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Is ethics solely pertinent to the fields of mining and geosciences? (by Marita Ahumada, Argentina)

Marita Ahumada
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Over the past decade, mining operations in Argentina and numerous other countries have endured widespread discredit and stigma. Misinformation campaigns, incomplete data dissemination, and the propagation of post-truth narratives have obstructed the acknowledgment of the scientifically grounded and ethically responsible practices employed in modern mining. Despite rigorous adherence to the well-being of all stakeholders, environmental health, and community interests, the industry faces persistent challenges in conveying its commitment to integrity. Furthermore, it remains a vital driver of economic growth for productive nations and a source of tangible benefits for local communities, both evident and equitable.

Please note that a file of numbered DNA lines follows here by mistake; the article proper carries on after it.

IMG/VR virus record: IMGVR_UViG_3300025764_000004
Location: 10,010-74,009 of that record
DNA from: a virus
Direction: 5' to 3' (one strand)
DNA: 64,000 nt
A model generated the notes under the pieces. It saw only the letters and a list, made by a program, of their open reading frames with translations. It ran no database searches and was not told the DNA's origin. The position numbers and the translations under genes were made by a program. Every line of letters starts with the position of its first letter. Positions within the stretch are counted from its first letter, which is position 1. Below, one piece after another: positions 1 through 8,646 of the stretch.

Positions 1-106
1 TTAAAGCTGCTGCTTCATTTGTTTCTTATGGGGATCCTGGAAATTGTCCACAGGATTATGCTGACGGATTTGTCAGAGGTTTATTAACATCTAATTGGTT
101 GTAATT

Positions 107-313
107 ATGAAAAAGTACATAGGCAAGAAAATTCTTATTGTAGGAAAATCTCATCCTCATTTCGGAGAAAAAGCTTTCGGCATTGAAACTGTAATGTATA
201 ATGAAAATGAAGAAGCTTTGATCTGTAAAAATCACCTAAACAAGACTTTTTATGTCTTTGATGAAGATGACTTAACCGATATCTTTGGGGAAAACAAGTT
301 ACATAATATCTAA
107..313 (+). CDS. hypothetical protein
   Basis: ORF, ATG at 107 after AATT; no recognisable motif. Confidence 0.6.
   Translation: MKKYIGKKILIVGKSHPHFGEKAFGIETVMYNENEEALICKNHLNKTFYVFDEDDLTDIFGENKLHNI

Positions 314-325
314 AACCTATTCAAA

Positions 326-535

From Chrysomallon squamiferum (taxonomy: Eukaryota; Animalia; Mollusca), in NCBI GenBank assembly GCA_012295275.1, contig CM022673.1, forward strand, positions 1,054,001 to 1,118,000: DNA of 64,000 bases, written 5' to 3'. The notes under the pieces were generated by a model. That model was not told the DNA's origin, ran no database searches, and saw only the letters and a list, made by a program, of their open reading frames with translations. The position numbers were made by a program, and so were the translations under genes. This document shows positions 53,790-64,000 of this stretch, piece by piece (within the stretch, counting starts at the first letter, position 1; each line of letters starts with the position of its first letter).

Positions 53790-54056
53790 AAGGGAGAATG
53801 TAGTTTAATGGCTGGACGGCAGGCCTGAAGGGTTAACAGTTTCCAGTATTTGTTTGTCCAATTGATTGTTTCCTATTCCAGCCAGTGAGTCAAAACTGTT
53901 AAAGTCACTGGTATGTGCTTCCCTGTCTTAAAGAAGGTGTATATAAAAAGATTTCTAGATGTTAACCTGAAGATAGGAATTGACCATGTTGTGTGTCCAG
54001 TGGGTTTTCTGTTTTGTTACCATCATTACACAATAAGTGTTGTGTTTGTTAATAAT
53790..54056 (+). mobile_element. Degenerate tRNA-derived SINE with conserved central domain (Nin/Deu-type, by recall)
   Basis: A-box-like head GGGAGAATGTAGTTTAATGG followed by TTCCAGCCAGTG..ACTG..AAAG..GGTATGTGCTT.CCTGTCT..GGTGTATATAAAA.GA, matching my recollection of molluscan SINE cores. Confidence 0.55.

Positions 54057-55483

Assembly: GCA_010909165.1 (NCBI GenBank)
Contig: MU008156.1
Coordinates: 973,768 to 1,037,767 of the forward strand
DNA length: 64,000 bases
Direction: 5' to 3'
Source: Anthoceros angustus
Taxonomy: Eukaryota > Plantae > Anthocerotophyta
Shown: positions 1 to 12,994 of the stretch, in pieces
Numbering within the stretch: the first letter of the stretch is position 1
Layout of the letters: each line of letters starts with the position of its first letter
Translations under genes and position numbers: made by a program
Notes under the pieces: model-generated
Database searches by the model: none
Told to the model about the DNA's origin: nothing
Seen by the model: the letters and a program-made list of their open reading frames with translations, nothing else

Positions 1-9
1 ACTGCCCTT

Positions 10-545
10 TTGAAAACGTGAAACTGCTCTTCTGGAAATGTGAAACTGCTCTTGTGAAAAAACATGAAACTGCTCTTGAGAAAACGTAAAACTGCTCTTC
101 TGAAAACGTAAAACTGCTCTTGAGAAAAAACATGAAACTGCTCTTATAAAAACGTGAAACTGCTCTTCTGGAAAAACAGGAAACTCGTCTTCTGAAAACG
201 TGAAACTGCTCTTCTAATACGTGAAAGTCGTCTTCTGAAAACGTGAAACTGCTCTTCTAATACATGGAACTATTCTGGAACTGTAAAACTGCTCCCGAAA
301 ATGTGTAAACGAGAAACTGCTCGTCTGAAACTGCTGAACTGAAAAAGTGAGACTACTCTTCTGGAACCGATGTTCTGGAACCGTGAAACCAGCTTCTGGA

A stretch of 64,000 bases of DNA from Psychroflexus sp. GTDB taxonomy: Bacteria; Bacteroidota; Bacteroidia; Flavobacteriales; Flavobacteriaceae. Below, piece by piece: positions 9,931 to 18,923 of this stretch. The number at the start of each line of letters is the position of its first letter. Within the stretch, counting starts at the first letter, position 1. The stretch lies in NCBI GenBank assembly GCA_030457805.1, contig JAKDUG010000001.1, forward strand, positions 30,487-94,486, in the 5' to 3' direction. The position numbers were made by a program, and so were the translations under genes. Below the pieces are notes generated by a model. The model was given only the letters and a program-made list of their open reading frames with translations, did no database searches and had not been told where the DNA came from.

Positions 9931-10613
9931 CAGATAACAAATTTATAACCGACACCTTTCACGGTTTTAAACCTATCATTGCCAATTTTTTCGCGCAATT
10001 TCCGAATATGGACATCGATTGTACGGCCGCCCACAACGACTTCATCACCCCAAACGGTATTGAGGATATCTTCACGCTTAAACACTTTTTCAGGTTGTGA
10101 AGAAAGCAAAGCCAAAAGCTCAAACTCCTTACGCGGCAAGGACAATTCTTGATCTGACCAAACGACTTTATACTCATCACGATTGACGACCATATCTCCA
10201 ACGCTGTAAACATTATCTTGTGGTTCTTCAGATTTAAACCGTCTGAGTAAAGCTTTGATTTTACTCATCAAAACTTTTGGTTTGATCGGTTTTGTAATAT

Across prestigious institutions worldwide, a comprehensive array of disciplines delves into every facet of mining: from technical and social considerations to economic, environmental, educational, legal, and institutional aspects, among others. However, despite this breadth of expertise, individuals across diverse academic backgrounds persist in echoing unsubstantiated slogans without critically examining the veracity behind these assertions.